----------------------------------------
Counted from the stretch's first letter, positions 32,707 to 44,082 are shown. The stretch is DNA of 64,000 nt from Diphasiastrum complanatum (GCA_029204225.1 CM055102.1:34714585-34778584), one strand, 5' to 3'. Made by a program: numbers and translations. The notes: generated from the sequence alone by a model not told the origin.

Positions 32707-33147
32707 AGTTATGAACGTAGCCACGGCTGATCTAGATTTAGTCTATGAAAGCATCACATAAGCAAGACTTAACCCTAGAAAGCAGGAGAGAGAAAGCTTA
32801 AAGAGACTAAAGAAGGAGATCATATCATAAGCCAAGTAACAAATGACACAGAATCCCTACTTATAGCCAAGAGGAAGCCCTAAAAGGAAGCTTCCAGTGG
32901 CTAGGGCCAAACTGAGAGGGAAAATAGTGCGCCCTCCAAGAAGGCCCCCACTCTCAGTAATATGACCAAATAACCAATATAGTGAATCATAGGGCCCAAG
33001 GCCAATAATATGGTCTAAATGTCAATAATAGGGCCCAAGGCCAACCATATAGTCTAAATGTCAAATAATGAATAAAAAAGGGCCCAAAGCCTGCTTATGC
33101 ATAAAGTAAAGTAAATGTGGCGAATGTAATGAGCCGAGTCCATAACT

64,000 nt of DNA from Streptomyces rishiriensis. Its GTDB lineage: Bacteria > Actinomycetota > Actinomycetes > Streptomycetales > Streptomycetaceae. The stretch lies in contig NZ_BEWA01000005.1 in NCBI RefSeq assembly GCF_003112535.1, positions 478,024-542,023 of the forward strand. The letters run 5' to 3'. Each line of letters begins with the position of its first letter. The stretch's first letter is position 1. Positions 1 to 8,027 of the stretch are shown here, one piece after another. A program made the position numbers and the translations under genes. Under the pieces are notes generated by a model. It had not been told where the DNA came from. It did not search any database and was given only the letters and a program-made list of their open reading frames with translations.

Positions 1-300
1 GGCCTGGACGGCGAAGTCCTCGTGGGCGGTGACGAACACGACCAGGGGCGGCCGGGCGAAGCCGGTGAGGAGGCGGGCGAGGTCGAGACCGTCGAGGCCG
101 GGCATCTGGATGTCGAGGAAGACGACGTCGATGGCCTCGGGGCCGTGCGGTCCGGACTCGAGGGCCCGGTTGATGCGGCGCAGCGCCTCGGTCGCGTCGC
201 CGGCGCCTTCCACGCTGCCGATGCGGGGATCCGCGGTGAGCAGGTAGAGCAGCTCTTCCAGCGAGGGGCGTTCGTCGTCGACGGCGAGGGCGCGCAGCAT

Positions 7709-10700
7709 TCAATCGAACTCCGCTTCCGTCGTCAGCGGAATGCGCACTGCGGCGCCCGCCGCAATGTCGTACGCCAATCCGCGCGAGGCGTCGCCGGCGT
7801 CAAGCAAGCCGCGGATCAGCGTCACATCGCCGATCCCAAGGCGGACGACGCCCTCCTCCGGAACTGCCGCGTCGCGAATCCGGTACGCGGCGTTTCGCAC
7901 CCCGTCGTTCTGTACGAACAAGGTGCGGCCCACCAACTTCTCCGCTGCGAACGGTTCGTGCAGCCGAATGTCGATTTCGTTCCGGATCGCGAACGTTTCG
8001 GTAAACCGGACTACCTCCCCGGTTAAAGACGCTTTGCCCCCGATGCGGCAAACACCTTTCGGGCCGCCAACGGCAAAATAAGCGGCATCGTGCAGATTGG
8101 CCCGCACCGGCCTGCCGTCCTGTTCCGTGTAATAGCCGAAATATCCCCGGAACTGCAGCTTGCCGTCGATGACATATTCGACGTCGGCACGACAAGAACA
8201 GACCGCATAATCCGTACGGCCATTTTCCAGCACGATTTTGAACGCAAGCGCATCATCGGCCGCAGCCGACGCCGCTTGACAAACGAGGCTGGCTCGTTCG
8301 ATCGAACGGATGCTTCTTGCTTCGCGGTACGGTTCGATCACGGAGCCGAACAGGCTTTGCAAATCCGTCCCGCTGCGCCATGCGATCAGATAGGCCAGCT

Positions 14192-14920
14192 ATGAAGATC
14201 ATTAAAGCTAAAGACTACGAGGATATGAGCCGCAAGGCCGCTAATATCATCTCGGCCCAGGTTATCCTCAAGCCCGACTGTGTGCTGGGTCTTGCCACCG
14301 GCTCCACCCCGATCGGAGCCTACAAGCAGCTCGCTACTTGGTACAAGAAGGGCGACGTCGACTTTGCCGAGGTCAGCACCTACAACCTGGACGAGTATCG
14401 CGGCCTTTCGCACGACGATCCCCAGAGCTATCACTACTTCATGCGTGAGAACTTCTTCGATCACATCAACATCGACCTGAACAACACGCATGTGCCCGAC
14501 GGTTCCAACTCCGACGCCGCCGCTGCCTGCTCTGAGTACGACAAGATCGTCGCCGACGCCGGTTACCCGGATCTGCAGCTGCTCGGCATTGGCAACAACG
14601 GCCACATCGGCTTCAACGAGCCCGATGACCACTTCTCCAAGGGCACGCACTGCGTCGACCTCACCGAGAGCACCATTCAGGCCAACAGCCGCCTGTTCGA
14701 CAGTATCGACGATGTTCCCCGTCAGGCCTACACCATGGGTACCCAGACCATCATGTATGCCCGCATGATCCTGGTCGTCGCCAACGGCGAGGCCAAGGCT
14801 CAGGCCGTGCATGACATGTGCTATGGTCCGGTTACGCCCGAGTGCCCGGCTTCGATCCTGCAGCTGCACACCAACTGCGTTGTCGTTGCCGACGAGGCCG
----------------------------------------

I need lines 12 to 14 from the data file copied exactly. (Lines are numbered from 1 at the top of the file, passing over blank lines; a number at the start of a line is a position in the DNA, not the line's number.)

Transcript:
201 CGGCGCCTTCCACGCTGCCGATGCGGGGATCCGCGGTGAGCAGGTAGAGCAGCTCTTCCAGCGAGGGGCGTTCGTCGTCGACGGCGAGGGCGCGCAGCAT

Positions 7709-10700
7709 TCAATCGAACTCCGCTTCCGTCGTCAGCGGAATGCGCACTGCGGCGCCCGCCGCAATGTCGTACGCCAATCCGCGCGAGGCGTCGCCGGCGT